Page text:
Teaching Children That Mealtimes Are Valuable
Teaching Children That Mealtimes Are Valuable
Jayne Green is a childminder in New Basford, central Nottingham. She minds a mixture of pre-school and school aged children at different times of the day, all year round.
Jayne has raised her own children to understand that mealtimes are important, a time to share the day with each other as well as sharing one big meal together, and that food is important and not be rushed while distracted by other things like TV and other activities. Jayne is trying to bring this philosophy to the meals her minded children share in her home.
The children eat at her dining table and share a single meal. Jayne cooks a large batch of one family meal at the quietest part of the day, and her minded children have the first serving, with her own family eating the same food later in the evening.
Jayne tries to cook food with a variety of serving styles to enable the children to practice different skills. Self assembly meals such as wraps, which help the children to practice their food preparation skills. Food pre-plated in the kitchen to give children the chance to try foods which they would not choose for themselves. Self service meals where children learn to take small amounts at first and come back for seconds rather than taking large helpings and perhaps wasting lots of food.
Jayne tries to cater to children's preferences without pandering to fussiness. Without ever forcing a child to eat, she insists gently and without bullying that children should try small bites of foods and see if they like them. When children don't like a new food she accepts that and praises them for trying it. When children turn out to like a food they were reticent about trying, she makes a positive fuss and reminds them of this the next time they are reluctant. When children seem to have a genuine and consistent dislike of a food she leaves it off their plate for a reasonable time to show respect for their opinion and then brings the food back for another try at a later date.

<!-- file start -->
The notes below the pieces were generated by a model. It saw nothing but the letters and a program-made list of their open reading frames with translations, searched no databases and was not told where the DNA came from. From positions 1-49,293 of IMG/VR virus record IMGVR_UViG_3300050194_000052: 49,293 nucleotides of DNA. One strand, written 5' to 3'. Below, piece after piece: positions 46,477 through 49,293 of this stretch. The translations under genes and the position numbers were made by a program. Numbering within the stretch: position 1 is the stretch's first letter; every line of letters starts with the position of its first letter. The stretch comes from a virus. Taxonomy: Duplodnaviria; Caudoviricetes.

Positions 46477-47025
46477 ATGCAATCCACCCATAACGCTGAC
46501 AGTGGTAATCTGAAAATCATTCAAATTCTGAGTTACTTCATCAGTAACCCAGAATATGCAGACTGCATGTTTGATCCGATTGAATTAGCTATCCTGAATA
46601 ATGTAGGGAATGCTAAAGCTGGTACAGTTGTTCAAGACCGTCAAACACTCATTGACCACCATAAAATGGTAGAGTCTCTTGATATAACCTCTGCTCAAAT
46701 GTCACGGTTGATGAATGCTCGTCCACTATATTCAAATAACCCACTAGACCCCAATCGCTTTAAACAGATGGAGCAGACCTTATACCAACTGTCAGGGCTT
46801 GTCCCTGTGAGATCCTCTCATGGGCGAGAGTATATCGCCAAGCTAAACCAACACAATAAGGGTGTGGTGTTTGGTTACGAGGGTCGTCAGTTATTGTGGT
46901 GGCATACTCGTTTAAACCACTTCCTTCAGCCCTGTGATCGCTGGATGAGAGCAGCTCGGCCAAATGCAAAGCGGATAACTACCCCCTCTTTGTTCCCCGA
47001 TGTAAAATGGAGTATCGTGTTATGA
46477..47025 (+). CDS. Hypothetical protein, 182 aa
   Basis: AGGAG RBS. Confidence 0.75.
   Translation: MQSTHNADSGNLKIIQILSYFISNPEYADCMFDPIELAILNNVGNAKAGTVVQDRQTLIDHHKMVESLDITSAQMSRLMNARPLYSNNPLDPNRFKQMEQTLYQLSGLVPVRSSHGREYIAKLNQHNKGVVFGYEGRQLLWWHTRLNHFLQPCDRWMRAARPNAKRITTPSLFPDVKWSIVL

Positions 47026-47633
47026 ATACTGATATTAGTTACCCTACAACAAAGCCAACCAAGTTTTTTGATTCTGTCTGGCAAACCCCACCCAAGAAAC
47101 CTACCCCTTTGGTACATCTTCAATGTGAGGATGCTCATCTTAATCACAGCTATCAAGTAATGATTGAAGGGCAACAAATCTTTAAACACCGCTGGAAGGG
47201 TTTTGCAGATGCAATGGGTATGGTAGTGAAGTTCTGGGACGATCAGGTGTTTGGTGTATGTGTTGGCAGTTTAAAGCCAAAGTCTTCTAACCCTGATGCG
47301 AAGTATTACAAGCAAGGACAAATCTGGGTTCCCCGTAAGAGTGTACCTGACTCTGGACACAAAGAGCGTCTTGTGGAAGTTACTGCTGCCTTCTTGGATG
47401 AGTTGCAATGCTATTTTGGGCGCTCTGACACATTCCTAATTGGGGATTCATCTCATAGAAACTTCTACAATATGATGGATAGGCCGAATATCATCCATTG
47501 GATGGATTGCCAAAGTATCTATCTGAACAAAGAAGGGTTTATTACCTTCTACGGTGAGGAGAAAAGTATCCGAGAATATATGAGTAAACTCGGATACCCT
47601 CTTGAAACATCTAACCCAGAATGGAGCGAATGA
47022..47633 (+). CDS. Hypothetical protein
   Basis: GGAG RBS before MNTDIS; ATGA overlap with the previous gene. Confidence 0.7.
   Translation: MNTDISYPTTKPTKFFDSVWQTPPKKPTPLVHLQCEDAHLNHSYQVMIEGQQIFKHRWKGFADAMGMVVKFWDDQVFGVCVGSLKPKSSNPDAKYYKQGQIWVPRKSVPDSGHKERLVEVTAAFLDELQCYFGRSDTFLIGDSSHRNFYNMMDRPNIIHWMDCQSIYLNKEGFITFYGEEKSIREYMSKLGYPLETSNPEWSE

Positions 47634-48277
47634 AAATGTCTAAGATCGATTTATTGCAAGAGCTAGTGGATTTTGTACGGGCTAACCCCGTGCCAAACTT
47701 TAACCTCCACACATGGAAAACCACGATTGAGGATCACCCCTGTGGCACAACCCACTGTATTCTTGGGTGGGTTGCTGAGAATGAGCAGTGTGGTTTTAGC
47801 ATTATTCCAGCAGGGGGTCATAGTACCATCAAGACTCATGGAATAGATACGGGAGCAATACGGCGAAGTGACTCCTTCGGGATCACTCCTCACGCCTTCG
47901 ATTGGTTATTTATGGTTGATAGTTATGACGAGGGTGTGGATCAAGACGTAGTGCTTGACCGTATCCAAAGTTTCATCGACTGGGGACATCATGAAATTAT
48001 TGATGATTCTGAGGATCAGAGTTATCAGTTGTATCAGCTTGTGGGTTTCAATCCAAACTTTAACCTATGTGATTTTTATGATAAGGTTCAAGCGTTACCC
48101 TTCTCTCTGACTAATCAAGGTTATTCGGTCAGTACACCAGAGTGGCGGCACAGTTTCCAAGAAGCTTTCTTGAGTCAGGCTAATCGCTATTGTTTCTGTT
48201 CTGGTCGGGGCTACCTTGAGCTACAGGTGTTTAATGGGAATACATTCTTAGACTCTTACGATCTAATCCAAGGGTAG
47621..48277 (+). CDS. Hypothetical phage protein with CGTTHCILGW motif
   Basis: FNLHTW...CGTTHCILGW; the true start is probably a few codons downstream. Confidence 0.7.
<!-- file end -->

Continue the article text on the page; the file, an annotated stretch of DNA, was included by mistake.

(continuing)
Jayne tries to broaden children's palates without frightening them. An example would be her spicy potato wedges. For older children she dusts the oven baked wedges with cajun spices. Her younger children would find this too spicy and might be put off spicy food if they had an unpleasant experience, so instead she dusts their wedges with paprika, which has the same appearance but is much milder. The children therefore don't think they are getting 'special meals' or 'finicky food' and Jayne is able to gradually increase the amount of hotter spices on their wedges and mature their spice palate without overwhelming them.
Living in a very ethnically diverse city gives Jayne ample opportunity to source ingredients for foods from different communities and cultures. West Indian and Asian ingredients are easy to buy locally and Jayne also tries to serve European foods. Again she begins with easily accepted foods so that their introduction to a new type of food is smooth and they have confidence in trying it again. These foods also give children a chance to experiment with new ways of eating such as chopsticks and flatbreads. This add to the more usual skills they practice daily of using cutlery as well as their age allows, and passing sauces and tools politely and sharing their stories with each other.
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